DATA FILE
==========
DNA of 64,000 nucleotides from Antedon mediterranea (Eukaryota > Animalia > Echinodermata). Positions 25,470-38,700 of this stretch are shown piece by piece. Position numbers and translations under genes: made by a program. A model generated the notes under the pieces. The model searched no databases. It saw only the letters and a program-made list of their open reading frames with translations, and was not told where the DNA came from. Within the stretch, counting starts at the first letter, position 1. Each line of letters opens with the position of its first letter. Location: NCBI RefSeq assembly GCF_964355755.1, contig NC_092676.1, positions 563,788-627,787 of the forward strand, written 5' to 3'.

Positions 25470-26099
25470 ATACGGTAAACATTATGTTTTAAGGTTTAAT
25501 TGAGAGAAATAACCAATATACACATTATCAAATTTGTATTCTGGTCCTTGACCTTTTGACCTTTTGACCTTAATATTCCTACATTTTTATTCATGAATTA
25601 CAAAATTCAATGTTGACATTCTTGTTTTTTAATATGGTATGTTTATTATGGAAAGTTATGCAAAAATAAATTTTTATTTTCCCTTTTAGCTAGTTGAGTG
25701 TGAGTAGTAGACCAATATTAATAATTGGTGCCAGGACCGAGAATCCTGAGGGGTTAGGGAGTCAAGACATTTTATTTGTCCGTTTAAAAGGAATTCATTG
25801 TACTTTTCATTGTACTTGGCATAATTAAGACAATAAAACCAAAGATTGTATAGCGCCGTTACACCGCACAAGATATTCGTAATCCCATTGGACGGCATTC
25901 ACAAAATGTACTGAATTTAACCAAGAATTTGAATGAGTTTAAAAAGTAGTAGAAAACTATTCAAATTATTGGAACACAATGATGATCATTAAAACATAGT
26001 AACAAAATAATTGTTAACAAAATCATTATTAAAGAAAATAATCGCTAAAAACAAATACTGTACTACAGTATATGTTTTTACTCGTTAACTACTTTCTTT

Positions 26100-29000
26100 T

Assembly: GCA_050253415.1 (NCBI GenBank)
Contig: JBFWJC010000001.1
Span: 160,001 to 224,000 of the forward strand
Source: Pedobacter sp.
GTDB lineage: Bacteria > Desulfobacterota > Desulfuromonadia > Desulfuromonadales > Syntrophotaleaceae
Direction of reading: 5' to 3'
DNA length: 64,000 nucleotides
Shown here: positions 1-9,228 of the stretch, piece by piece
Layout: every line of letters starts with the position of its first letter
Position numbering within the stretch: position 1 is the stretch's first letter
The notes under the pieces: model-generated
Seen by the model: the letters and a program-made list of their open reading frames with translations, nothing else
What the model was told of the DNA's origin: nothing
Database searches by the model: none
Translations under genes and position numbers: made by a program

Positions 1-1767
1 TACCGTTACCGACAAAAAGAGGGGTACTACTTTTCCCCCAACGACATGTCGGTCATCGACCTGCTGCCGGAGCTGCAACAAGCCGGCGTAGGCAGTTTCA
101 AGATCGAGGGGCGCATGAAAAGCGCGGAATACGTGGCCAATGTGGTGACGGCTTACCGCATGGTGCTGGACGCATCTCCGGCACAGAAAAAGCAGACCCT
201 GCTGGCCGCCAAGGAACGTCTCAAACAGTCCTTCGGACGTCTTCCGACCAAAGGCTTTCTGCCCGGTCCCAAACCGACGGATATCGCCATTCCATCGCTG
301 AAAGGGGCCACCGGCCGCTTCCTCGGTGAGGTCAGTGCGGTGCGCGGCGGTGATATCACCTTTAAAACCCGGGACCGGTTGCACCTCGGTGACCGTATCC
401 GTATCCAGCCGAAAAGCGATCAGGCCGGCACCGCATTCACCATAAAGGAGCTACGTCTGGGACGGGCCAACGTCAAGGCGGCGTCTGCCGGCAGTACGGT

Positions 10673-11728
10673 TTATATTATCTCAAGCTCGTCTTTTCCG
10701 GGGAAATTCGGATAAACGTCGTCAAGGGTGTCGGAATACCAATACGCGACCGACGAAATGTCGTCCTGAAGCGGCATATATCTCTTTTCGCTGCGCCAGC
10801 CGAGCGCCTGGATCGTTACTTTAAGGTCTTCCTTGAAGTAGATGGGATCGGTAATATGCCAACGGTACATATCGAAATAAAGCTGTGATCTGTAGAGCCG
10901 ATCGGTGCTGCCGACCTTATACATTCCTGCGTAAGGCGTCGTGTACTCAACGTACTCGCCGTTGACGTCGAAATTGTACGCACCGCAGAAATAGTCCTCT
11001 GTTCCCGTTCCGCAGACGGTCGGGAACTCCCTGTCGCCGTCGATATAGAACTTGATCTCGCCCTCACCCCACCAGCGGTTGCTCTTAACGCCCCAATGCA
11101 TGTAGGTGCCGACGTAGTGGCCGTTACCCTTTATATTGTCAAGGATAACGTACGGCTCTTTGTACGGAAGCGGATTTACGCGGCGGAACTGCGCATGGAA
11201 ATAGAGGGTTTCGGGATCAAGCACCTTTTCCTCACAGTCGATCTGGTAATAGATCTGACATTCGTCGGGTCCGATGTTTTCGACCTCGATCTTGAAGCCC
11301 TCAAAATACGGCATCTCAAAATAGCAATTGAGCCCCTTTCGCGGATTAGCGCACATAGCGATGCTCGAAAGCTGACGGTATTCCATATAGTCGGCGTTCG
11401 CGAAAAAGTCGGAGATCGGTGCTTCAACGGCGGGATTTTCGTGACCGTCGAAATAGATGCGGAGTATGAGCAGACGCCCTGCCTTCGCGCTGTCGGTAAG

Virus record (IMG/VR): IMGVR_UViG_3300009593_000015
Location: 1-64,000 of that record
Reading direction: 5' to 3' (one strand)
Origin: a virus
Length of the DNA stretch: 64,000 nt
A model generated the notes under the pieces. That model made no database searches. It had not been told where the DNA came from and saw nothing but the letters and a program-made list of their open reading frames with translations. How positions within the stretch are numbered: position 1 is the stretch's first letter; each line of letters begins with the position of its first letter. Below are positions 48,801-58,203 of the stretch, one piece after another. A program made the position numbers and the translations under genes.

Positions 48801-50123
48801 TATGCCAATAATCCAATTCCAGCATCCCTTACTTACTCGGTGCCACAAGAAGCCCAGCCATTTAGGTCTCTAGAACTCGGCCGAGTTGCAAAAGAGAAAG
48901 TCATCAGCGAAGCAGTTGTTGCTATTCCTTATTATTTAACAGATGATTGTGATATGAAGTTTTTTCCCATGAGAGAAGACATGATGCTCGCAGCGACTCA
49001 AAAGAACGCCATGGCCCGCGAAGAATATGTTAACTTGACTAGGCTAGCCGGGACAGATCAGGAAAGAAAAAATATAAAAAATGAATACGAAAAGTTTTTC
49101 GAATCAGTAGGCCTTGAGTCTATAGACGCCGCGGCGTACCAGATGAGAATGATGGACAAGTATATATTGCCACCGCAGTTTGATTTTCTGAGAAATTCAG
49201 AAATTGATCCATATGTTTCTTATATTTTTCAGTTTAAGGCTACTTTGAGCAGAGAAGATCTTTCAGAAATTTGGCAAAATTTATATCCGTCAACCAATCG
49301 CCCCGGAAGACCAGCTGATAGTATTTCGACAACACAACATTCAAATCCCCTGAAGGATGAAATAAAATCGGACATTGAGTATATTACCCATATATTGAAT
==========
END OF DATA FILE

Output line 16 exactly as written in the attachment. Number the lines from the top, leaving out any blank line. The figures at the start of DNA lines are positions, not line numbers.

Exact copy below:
GTDB lineage: Bacteria > Desulfobacterota > Desulfuromonadia > Desulfuromonadales > Syntrophotaleaceae